Duterte lambasts Catholic Church anew in curse-laden speech before Filipino Baptists
MANILA, Philippines—President Rodrigo Duterte on Thursday lambasted the Catholic Church once again in a speech during the celebration of the 120-year presence of the Baptist Churches in the Philippines.
After tackling the government dispute with water concessionaires, Duterte then focused his attention on railing against the Catholic Church, which has criticized his administration’s brutal war on drugs.
Duterte, before ending his speech, recalled how he won the 2016 presidential elections in stunning fashion even as he received criticisms for cursing Pope Francis.
In a speech to announce his presidential bid, Duterte cursed at Pope Francis for the traffic jams in Metro Manila during the Pontiff’s visit to the mainly Catholic country in January 2015.
Catholic Church leaders condemned Duterte’s comments then but, like his other controversial remarks during the 2016 campaign, they had little impact on his popularity.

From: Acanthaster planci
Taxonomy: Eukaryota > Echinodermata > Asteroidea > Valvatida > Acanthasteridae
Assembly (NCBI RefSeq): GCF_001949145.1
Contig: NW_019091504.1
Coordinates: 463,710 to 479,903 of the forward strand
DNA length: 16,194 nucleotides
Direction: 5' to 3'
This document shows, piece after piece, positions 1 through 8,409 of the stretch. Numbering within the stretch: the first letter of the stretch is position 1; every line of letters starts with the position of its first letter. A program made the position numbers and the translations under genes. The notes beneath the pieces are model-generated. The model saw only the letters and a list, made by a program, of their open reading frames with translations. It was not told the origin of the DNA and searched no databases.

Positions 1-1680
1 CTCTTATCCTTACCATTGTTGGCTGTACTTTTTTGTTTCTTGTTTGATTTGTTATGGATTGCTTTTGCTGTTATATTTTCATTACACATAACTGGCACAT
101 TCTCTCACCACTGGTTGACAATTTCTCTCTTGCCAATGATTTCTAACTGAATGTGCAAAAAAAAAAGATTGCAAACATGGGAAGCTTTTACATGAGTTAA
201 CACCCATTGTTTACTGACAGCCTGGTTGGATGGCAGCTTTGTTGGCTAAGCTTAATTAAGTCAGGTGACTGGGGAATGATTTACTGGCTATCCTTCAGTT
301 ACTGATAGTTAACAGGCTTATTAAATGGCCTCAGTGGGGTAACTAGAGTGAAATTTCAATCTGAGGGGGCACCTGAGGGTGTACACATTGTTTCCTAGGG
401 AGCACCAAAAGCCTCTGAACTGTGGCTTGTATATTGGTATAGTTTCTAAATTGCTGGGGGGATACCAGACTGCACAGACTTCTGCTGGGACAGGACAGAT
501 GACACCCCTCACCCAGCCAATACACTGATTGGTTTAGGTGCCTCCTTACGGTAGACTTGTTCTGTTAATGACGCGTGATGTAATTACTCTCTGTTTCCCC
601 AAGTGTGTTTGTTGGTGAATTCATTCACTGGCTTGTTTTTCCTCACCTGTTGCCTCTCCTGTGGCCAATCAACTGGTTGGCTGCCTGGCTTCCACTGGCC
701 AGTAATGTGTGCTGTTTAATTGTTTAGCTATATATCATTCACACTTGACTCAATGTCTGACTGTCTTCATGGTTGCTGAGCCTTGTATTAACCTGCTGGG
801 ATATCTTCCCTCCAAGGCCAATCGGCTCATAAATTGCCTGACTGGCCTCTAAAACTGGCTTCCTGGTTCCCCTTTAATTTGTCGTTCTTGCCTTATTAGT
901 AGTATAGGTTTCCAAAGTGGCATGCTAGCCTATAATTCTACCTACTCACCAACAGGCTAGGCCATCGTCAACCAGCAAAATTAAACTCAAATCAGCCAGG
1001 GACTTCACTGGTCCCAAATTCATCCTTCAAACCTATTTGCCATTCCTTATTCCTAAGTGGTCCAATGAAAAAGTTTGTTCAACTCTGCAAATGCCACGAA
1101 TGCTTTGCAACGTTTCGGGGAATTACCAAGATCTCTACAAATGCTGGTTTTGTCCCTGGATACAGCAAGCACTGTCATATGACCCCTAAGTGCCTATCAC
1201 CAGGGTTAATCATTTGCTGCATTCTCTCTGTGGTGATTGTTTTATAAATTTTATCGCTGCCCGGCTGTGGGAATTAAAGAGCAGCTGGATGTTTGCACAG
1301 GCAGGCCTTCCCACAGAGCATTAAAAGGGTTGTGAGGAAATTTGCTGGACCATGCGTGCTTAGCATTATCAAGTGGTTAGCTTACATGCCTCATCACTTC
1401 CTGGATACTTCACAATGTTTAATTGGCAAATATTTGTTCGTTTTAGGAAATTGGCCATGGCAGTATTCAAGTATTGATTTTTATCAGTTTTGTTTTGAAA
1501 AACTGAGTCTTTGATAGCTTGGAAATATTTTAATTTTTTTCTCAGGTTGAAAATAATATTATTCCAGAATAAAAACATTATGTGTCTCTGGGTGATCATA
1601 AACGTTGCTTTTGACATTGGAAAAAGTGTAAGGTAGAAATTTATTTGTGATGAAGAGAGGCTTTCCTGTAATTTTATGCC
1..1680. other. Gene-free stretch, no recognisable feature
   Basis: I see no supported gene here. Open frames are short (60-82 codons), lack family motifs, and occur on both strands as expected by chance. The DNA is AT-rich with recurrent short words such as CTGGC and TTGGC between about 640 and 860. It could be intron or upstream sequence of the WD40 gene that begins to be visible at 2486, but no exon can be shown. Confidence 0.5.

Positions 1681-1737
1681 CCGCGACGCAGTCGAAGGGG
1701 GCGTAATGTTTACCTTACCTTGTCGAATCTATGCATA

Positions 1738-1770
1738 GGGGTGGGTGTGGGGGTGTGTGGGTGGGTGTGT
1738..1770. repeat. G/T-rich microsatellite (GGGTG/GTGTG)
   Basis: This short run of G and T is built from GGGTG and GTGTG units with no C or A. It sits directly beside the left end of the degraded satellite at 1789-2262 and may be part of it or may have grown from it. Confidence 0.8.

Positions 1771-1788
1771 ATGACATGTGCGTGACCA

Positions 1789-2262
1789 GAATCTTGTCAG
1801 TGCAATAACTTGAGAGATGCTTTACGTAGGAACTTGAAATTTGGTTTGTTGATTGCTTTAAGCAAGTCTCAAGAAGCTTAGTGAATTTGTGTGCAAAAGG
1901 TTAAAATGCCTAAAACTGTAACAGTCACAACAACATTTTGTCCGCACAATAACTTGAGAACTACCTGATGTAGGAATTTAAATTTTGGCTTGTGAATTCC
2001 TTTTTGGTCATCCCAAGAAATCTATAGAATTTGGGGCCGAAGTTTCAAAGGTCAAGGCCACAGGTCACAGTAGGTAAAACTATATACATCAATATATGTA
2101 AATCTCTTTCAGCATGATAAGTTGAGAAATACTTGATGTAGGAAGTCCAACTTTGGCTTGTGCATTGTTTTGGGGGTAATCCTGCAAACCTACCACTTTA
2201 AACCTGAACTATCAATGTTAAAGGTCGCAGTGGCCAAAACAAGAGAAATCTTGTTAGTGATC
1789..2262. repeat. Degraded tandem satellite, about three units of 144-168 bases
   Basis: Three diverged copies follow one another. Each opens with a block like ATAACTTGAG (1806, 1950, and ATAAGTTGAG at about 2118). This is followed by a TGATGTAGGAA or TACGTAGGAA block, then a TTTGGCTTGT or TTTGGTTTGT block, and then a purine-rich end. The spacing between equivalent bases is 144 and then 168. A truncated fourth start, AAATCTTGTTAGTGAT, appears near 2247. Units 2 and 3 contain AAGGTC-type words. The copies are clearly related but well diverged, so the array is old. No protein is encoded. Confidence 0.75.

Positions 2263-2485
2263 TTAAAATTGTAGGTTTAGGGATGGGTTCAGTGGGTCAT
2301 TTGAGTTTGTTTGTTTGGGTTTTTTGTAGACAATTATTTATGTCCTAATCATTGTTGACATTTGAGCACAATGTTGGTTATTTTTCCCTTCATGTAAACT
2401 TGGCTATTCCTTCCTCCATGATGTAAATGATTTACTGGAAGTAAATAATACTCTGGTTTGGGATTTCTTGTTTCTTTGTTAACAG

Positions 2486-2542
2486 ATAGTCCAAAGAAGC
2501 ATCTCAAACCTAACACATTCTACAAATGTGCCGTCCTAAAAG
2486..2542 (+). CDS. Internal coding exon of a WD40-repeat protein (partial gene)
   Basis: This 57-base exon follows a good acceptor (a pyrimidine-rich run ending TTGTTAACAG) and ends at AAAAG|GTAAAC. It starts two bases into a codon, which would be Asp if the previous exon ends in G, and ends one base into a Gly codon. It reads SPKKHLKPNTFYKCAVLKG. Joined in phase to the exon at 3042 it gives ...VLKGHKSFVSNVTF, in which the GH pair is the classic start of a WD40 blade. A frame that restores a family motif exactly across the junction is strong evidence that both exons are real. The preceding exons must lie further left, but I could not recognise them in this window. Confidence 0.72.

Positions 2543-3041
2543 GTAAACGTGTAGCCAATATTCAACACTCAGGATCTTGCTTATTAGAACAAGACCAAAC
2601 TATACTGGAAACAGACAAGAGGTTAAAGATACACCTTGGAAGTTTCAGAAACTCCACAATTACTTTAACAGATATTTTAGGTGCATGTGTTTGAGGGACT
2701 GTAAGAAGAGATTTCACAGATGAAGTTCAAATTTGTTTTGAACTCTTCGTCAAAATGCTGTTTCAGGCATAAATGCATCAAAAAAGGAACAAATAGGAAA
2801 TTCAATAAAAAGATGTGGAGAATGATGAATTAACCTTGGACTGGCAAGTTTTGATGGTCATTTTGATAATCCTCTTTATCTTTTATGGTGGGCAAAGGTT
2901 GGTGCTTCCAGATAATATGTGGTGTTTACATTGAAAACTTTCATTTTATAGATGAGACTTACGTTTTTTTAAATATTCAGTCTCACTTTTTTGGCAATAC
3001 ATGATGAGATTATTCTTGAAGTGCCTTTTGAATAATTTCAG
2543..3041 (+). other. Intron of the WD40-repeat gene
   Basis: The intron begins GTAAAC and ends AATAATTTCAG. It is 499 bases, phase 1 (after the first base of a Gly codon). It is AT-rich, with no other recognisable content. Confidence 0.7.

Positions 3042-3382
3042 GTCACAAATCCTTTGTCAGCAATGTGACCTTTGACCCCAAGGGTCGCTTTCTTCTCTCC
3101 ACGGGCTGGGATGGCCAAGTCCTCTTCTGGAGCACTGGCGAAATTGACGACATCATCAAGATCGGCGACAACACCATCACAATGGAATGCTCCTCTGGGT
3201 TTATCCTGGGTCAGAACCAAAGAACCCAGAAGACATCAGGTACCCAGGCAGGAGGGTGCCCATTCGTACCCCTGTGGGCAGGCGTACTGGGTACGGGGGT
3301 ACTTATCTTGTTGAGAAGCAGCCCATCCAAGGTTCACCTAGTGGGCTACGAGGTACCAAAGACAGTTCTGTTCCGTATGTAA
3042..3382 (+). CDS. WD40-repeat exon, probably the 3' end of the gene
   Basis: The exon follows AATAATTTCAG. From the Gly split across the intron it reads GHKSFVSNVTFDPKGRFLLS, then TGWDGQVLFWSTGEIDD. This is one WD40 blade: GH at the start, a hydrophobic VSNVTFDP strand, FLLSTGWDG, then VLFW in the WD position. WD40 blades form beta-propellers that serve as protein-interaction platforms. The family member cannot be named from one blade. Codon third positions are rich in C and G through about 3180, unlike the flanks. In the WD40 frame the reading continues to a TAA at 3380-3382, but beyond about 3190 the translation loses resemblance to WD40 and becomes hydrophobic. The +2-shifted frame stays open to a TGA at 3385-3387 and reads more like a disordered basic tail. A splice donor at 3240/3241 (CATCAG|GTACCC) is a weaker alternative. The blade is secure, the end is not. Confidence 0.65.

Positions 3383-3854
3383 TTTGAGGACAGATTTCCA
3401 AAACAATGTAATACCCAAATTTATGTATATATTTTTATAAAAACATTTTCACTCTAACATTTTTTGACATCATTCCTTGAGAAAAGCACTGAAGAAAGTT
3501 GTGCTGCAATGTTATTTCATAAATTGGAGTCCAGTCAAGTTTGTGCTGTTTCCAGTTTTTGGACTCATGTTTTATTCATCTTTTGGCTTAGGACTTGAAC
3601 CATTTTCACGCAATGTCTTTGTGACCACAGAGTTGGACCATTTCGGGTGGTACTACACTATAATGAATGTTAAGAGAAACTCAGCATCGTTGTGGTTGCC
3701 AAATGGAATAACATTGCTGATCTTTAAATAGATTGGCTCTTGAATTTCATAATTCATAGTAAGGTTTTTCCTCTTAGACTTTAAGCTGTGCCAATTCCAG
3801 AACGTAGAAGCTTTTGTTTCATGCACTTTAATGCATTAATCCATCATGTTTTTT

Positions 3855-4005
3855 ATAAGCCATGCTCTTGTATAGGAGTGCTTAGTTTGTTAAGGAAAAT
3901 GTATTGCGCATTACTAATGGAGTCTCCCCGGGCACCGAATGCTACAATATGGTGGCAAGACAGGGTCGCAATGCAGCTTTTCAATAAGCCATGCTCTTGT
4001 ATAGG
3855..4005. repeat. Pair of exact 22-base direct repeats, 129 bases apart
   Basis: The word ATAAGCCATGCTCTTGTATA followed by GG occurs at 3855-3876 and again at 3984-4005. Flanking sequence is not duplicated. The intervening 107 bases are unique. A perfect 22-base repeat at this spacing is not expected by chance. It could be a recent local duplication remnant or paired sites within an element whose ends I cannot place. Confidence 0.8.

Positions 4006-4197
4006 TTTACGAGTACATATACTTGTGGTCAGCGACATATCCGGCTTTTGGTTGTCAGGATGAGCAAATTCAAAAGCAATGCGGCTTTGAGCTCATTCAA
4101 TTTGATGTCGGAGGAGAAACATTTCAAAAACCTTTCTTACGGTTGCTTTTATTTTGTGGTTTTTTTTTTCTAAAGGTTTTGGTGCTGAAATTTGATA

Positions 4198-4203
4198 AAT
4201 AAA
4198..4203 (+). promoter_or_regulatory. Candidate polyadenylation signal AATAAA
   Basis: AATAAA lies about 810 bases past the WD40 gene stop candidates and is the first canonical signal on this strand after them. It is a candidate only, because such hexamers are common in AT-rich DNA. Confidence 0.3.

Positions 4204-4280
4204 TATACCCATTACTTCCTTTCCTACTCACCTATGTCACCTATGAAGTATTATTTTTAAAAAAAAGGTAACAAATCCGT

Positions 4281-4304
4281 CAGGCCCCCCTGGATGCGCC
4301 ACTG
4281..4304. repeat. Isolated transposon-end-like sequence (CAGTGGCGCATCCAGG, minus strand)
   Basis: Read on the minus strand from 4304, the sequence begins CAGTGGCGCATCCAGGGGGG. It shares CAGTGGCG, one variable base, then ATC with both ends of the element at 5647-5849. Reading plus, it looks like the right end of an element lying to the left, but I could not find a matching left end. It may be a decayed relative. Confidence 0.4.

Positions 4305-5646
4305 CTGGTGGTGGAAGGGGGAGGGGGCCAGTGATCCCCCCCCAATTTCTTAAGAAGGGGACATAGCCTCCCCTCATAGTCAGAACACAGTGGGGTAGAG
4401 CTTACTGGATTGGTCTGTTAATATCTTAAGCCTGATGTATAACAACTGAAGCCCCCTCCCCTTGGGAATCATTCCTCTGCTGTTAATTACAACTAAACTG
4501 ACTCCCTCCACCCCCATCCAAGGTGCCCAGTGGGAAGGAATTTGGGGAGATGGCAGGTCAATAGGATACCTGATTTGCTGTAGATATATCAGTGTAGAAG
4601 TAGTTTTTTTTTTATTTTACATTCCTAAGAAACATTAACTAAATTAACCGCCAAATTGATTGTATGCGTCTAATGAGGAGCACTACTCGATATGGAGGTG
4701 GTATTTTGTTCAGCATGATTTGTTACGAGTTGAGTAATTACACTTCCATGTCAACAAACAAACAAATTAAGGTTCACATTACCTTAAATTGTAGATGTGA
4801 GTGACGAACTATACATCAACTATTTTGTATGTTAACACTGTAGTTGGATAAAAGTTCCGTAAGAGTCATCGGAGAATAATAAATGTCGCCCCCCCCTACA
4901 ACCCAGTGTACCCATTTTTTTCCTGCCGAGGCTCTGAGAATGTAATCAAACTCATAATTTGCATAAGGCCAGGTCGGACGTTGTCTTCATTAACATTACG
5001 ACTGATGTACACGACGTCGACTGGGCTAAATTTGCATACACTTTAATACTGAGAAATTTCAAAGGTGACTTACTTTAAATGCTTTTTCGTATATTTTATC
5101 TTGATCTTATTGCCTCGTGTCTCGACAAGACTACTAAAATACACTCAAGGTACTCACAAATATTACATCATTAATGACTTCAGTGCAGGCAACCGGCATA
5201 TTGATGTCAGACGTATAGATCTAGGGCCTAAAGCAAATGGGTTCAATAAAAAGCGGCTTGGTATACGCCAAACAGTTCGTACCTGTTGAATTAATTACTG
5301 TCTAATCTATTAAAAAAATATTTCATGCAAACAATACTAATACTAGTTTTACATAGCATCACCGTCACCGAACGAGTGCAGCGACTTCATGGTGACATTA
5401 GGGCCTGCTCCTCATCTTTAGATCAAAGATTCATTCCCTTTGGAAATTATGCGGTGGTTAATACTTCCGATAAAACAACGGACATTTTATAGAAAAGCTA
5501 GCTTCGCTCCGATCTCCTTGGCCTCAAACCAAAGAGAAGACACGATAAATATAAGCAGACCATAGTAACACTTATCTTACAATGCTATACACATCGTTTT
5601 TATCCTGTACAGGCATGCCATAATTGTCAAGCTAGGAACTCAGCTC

“When the results of the elections came, I got seven, six million over the next (candidate). And so maybe it’s good to bullshit the bishops. It might make you win. Take it from my experience,” Duterte said, drawing laughter from the audience.
The President also said that he could be the first politician to successfully wage war against the Catholic Church – the religion of at least eight out of 10 Filipinos.
He also pointed out how the church and its members supposedly turned “silent” amid his repeated tirades.
“You’d notice that they’re no longer complaining even if I said bullshit ‘yang…they don’t respond anymore. That is how to win the war against the Catholic Church. All you have to say is ‘Putangina ninyo’, panalo ka na,” Duterte said which drew an even louder cheer from his audience.
After the President’s lengthy, curse-laden speech, House Minority Leader Benny Abante, a Baptist pastor, and the rest of the audience prayed for Duterte and the government.
Since taking power in 2016, Duterte has repeatedly hurled accusations against the Catholic Church–most of which are unfounded.
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